The object may be a plastic cover of a cell phone or pager. In fact, the adhesive layer is useful for any plastic objects manufactured from an in-mold decoration process, such as personal accessories, toys or educational devices, plastic cover of a personal digital assistant or e-book, credit or smart cards, identification or business cards, face of an album, watch, clock, radio or camera, dashboard in an automobile, household items, laptop computer housings and carrying cases or front control panels of any consumer electronic equipments. This is clearly not exhaustive. Other suitable plastic objects would be clear to a person skilled in the art and therefore they are all encompassed within the scope of the present invention. The adhesive layer of the present invention is also useful in applications such as the thermal transfer protective coating for thermal printing, inkjet printing and passport and other identification applications.

EXAMPLES

Example 1

A release fluid was prepared first by mixing 2.10 gm of MF370 (methylated melamine resin, Cytec Industries) with 1.41 gm of ethylene glycol dimethyl ether (Aldrich) and 0.63 gm of DI water using a magnetic stirrer, after which 0.6 gm of 2,2′-dihydroxy-4-methoxybenzophenone (Aldrich), 0.06 gm of Silwet L7230/SL7607 (3/1 weight ratio, from Osi Specialties, Inc.) and 0.2 gm of Cycat 4040 (p-toluene sulfonic acid, from Cytec Industry) were added with agitation to ensure a homogeneous solution. This release fluid was then coated on a 1.5 mil PET film (PT1 from Mitsubishi Interfilm Holding, Inc., Easley, S.C.) with a #6.5 rod and a target dry coating thickness of 1.5 um. The coating was then placed in a 120° C. oven for 5 minutes to form a release coating.

A durable layer composition consisting of 7.67 gm (15% in MEK) of CAB-553-0.4 (cellulose acetate butyrate, from Eastman Chemical Co.), 2.94 gm (50% in MEK) of Ebecryl 1290 (aliphatic polyurethane acrylate, UCB Chemicals), 1.2 gm (30% in MEK) of MEK-ST (a silica dispersion from Nissan Chemicals), 0.40 gm of (25% in MEK) 1:1 w% ratio of triethanolamine and poly-Q (aminated tetrol from Arch Chemicals, Norwalk, Conn.), 0.43 gm of a photoinitiator (PI) solution containing 1.5% of BMS (4-(p-tolylthio)benzophenone, Aldrich, Milwaukee, Wis.), 0.8% of Irgacure 651 (2,2-dimethoxy-1,2-diphenylethane, Ciba Speciality Chemicals, Tarrytown, N.Y.), 0.15% of ITX (isopropyl thioxanthone, Aldrich, Milwaukee, Wis.), 0.2% of DBTDL (dibutyltin dilaurate, Aldrich, Milwaukee, Wis.), 0.1% of Irganox 1035 (thiodiethylene bis[3-(3,5-di-tert-butyl-4-hydroxyphenyl)propionate], Ciba Speciality Chemicals, Tarrytown, N.Y.) and 0.2% of Tinuvin 123 [decanedioic acid, bis(2,2,6,6-tetramethyl-1-(octyloxy)-4-piperidinyl )ester, reaction products with 1,1-dimethylethylhydroperoxide and octane from Ciba Speciality Chemicals, Tarrytown, N.Y.] in MEK, was prepared. The composition was overcoated onto the release layer prepared above using a #28 Meyer bar with a target thickness of about 7 um and dried at 70° C. for 20 minutes. The dried durable coating was then exposed to 0.4 J/cm2 UV irradiation.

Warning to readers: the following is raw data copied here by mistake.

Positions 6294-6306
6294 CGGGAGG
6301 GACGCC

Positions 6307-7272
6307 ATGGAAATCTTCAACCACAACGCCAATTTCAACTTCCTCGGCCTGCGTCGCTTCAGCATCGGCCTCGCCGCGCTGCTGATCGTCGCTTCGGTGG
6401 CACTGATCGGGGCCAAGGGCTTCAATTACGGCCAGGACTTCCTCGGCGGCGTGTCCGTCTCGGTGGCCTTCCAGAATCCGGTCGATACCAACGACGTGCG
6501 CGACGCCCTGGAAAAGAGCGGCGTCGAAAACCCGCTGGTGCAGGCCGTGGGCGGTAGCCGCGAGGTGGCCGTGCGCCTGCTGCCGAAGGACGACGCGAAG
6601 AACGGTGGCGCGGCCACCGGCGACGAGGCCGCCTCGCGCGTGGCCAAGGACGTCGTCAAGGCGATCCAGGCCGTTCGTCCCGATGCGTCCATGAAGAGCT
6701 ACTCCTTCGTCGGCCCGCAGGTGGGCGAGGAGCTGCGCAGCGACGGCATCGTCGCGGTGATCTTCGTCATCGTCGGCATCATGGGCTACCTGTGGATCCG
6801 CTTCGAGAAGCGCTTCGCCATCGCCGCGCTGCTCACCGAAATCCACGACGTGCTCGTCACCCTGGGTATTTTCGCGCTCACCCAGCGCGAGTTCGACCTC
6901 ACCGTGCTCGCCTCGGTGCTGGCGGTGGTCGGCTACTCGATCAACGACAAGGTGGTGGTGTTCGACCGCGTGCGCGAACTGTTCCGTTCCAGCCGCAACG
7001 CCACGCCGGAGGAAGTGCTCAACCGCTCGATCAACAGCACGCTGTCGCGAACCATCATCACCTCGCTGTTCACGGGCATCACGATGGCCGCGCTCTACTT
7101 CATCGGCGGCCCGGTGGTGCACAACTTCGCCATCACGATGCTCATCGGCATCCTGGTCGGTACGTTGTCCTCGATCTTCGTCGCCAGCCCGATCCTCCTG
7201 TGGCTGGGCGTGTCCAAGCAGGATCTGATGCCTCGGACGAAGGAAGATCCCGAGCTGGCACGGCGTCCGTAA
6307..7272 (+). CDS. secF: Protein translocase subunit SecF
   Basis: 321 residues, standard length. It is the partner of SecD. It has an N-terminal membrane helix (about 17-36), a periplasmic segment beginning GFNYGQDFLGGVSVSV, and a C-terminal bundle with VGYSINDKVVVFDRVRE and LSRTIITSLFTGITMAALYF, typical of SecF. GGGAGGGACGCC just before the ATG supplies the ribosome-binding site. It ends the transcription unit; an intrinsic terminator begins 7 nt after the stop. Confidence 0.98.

Before preparing an adhesive composition of the present invention, the pH of each of the materials used was adjusted to 7.5 with either a diluted ammonia solution or a diluted sulfuric acid solution. The adhesive composition was then prepared by mixing 6.947 gm of S-2725 (water borne polyurethane) of a 40% solid content (from Neveon), 8.154 gm of AquaPress ME of a 39% solid content (from Proell Inc) and 9.611 gm of DI water together.

To the mixture, 2.897 gm of S-60 (silica nanoparticles) of a solid content of 29% (Nissan Chemical Houston Corporation) and 2.391 gm of NeoCryl A-550 (water borne acrylic resin) of a solid content of 27.6% (Tg=100° C., from NeoResins) were added in sequence with agitation.

The adhesive composition was then coated onto the durable layer prepared above with a #11 wired rod and dried in an 80° C. oven for 10 minutes. The adhesive coating thickness was targeted at ˜3 um.

The film sample was then tested using a direct injection molding method with PMMA resin ZKM (from CYRO Industries) at 480° F.

Example 2

Comparative Example

8.154 Grams of AquaPress ME and 7.74 gm of DI water were mixed together. The resulting mixture was coated onto the durable layer prepared in Example 1 and dried in an 80° C. oven for 10 minutes. The film sample was then tested using a direct injection molding method with PMMA resin ZKM (from CYRO Industries) at 480° F.

TABLE 1
Film Blocking at
Ad-Lens EdgeTransparency40° C./90% RH &60
hesionCleannessof the LensHours
Example 1goodexcellentexcellentpass
Example 2good90% filmexcellentfail
(Compara-remaining
tivewith
Example)the lens

Examples 3-5

The Use of Organic Particles with Different Tgs

In these examples, the pH values of all the materials used were pre-adjusted to 8.5 prior to mixing.